of unsigned short. To have predictable performance in the tree implementation however, supporting
keys of length unsigned short as first class citizens would aversely hurt the performance
of the 99.999% of other normal sized keys. To support these large keys (but not hurt the performance
of normal sized keys) a Birch node/leaf will contain up to ((size_of_leaf_node / 2) / 2),
where size_of_leaf_node is 4kb by default and we divide by 2 to accommodate for serializing/inserting
at least 2 elements in a single node. This results in a key of length <= 1kb being supported
without any special handling which should cover the use cases of almost everyone in the world.

For keys that exceed that length, the rest of the bytes are written into a single Overflow
page which is shared between all inner + leaf nodes and is not page aligned. This means we
will keep 1kb worth of the key (assuming a 4kb Birch node size) inside the node itself and
the rest in the Overflow page. If we need to read that key we can grab the bytes from the
node + overflow page inline during the tree operation and re-assemble the entire variable
key. This has a slight performance cost (of course) as it requires the allocation of an additional
byte[], an additional seek, and additional reads.

To exercise this, col1 in test_keyspace.largetext1 is a randomly generated string from 300-4kb
-- and conversely to see the performance *without* the Overflow logic (what will almost always
be the case in real life as row keys > 1kb are pretty ridiculous ;) ) test_keyspace.largeuuid1
uses a simple randomly generated UUID for it's primary key.

generateEvenlySpacedPredictableKeys() (see above) was written to generate a predicable set
of pseudo-random keys (where the same seed will generate the same "random" keys). The logic
is a bit complicated as I found that just randomly generating n-keys didn't guarantee the
load would be evenly distributed across the ring and a disproportionate number of the randomly
generated keys would land on a few instances. The goal here is to generate an even number
of keys that can be re-used even between launches of the stress tool itself to generate "infinitely"
wide/large CQL partitions!
 
{code:SQL}
CREATE TABLE IF NOT EXISTS test_keyspace.largetext1 (name text, col1 text, value blob, primary
key(name, col1)) WITH compaction = { 'class':'LeveledCompactionStrategy' }
CREATE TABLE IF NOT EXISTS test_keyspace.largeuuid1 (name text, col1 uuid, value uuid, primary
key(name, col1)) WITH compaction = { 'class':'LeveledCompactionStrategy' }

"INSERT INTO test_keyspace.timeuuid1 (name, col1, value) VALUES (?, ?, ?)"
"SELECT * FROM test_keyspace.timeuuid1 WHERE name = ? and col1 = ?"

"INSERT INTO test_keyspace.largetext1 (name, col1, value) VALUES (?, ?, ?)"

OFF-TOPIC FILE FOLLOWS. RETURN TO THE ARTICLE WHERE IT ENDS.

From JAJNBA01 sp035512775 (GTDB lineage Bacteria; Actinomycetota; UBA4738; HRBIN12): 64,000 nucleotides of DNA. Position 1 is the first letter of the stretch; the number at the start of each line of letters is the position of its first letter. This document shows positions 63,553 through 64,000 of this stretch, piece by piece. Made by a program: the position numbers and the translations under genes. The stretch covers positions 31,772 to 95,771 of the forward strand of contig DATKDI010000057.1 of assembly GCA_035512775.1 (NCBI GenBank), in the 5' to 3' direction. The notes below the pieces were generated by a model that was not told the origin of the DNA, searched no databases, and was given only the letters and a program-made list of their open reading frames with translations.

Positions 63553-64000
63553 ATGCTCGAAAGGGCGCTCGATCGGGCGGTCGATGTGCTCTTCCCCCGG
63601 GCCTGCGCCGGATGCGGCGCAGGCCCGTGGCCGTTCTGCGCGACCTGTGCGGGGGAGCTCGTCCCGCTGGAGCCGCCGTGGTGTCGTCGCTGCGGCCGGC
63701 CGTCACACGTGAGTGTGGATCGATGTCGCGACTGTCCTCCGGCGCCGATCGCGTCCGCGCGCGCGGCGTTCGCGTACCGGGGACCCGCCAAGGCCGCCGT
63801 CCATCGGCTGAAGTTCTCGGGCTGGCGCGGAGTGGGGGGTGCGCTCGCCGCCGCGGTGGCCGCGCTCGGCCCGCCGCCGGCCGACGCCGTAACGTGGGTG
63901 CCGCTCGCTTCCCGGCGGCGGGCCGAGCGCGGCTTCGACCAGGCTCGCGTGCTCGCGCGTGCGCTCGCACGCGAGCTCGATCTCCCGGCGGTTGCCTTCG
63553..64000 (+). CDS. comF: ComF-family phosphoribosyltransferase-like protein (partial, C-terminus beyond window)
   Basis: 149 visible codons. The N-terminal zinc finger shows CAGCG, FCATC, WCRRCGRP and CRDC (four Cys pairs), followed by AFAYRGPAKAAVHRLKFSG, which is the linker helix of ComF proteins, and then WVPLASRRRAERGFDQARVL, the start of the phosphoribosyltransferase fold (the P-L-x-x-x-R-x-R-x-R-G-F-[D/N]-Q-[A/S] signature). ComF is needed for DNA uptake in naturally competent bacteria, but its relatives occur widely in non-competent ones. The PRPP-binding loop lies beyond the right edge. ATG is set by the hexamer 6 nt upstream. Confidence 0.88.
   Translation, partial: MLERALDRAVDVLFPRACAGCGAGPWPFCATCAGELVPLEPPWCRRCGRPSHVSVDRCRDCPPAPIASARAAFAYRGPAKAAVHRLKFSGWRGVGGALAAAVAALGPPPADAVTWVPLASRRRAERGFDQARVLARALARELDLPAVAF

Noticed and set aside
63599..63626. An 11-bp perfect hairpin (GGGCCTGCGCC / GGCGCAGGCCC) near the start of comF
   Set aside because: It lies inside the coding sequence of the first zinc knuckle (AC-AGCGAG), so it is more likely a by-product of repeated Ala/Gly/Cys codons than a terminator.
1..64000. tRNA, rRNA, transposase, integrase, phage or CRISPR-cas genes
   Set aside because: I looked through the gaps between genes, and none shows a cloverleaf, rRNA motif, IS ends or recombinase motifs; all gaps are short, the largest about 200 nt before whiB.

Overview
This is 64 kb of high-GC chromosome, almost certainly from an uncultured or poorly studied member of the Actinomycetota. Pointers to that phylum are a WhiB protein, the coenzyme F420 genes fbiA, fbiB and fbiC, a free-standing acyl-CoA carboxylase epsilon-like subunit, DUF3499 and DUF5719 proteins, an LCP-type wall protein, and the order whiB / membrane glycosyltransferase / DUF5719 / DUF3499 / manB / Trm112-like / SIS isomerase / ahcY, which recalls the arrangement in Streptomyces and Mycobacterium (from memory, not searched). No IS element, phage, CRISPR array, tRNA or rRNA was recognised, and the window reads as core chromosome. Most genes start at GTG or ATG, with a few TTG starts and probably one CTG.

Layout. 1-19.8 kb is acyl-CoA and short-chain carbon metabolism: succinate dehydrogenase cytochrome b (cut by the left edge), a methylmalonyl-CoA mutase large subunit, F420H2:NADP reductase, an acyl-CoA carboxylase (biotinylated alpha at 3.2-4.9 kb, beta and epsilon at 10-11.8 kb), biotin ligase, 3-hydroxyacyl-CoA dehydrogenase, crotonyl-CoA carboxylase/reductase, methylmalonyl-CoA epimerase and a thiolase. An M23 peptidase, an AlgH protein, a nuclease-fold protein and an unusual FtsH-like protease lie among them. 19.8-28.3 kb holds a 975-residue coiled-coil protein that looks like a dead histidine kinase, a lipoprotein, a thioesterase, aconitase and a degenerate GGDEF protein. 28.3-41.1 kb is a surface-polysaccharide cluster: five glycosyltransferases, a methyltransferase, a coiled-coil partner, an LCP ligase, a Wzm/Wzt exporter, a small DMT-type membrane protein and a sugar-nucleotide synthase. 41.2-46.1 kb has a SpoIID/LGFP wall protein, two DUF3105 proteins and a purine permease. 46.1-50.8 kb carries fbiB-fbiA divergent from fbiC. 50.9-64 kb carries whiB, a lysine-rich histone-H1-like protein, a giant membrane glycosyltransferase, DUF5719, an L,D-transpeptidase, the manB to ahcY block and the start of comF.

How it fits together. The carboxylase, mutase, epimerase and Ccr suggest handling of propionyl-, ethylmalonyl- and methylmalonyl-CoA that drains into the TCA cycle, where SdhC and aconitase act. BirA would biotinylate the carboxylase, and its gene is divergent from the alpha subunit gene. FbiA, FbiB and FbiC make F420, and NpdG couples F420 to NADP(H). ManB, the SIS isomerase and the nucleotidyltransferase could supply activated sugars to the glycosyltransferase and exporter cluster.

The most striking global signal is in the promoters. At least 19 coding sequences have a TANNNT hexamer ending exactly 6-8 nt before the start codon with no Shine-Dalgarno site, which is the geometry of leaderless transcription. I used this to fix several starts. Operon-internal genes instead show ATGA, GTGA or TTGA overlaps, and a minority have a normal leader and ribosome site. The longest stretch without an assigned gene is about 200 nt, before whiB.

"SELECT * FROM test_keyspace.largetext1 WHERE name = ? and col1 = ?"
{code}

The values that are generated for insert are generated lazily to allow us to insert large
amounts of data without incurring impossible memory and CPU costs on the client/stress-tool
side to attempt to generate them all up front (which is what attempting to configure a large
partition with cassandra-stress will do and fail at). I then sample the randomly generated
values per iterator at a given rate so that once I'm done inserting enough data to do a best
effort at ensuring the memtable has been flushed (and so the read will come from the disk
not the memtable) I can then iterate thru the samples and select those values and validate
that the database is returning the same thing I know I inserted (to ensure replacing such
a critical part of Cassandra's storage engine hasn't broken correctness -- which is a paramount
requirement above everything obviously).

h2. Now, Some Graphs!

It's very easy to see the difference between the Birch and non-Birch (control) clusters. With
Birch the read and write latencies are consistent, irregardless of the size of the CQL partitions
that are being written and read from. GC counts are very low and when GC does run it's very
short ParNew runs, not long STW CMS collections.

In comparison, the control cluster without Birch shows a upward trend in latencies as the
CQL partition size continues to grow. GC is very unpredictable with many (in terms of count)
regular (and long in terms of duration) 200-300ms STW CMS pauses. Instances were also starting
to frequently OOM while I was collecting statistics. This makes it hard to get good comparison
data as the latencies and counts that the cluster can drive aren't predictable at all between
instances restarting and randomly pausing for very extended lengths of time.

h3. Read, Write Counts and Latencies, and Java JVM GC Statistics with Birch
!perf_cluster_1_with_birch_read_latency_and_counts.png!

!perf_cluster_1_with_birch_write_latency_and_counts.png!

!perf_cluster_2_with_birch_read_latency_and_counts.png!

!perf_cluster_2_with_birch_write_latency_and_counts.png!

!gc_collection_times_with_birch.png!

!gc_counts_with_birch.png!

----

h3. Read, Write Counts and Latencies, and Java JVM GC Statistics without Birch
!perf_cluster_3_without_birch_read_latency_and_counts.png|thumbnail!

!perf_cluster_3_without_birch_write_latency_and_counts.png|thumbnail!

!gc_collection_times_without_birch.png|thumbnail!

!gc_counts_without_birch.png|thumbnail!


was (Author: mkjellman):
Attaching an initial set of very rough graphs showing the last 12 hours of stress/performance
testing that's been running. I apologize ahead of time for some of the graphs -- I wanted
to include the average, p99.9th, and count for all key metrics and in some cases some of the
values overlapped and my graphing foo wasn't good enough to improve the readability. I'll